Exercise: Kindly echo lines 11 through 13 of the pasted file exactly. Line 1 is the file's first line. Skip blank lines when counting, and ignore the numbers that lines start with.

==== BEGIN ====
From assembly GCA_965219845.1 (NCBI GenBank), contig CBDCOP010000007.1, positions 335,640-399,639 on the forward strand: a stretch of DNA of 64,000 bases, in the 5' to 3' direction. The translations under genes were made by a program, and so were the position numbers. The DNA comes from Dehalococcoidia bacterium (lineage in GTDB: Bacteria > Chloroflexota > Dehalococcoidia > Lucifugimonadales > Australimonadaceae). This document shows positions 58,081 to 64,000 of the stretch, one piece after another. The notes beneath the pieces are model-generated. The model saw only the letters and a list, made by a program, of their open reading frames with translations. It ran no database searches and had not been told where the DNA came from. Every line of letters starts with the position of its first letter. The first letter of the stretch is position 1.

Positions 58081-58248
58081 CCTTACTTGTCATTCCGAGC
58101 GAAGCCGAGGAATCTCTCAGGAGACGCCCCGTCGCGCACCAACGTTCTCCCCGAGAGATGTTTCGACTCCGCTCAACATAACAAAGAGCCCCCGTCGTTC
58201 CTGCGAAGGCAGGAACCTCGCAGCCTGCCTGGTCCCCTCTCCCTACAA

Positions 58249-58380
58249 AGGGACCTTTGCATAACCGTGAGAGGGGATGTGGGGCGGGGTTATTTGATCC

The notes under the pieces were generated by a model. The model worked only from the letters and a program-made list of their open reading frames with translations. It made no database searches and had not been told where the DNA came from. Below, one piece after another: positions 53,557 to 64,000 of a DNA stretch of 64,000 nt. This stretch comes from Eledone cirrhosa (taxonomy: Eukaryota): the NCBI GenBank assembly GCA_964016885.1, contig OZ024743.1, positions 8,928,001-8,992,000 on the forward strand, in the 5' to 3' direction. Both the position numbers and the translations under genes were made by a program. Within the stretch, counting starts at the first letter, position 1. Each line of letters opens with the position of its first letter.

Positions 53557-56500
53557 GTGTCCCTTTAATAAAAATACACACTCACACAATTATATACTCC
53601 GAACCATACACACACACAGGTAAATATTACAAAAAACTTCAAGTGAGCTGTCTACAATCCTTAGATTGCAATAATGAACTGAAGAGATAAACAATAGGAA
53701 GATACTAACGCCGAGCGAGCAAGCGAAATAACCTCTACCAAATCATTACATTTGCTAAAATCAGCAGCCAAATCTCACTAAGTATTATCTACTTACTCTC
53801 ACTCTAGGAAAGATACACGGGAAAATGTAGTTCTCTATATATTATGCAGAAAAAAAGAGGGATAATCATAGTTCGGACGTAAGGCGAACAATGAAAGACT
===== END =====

53601 GAACCATACACACACACAGGTAAATATTACAAAAAACTTCAAGTGAGCTGTCTACAATCCTTAGATTGCAATAATGAACTGAAGAGATAAACAATAGGAA
53701 GATACTAACGCCGAGCGAGCAAGCGAAATAACCTCTACCAAATCATTACATTTGCTAAAATCAGCAGCCAAATCTCACTAAGTATTATCTACTTACTCTC
53801 ACTCTAGGAAAGATACACGGGAAAATGTAGTTCTCTATATATTATGCAGAAAAAAAGAGGGATAATCATAGTTCGGACGTAAGGCGAACAATGAAAGACT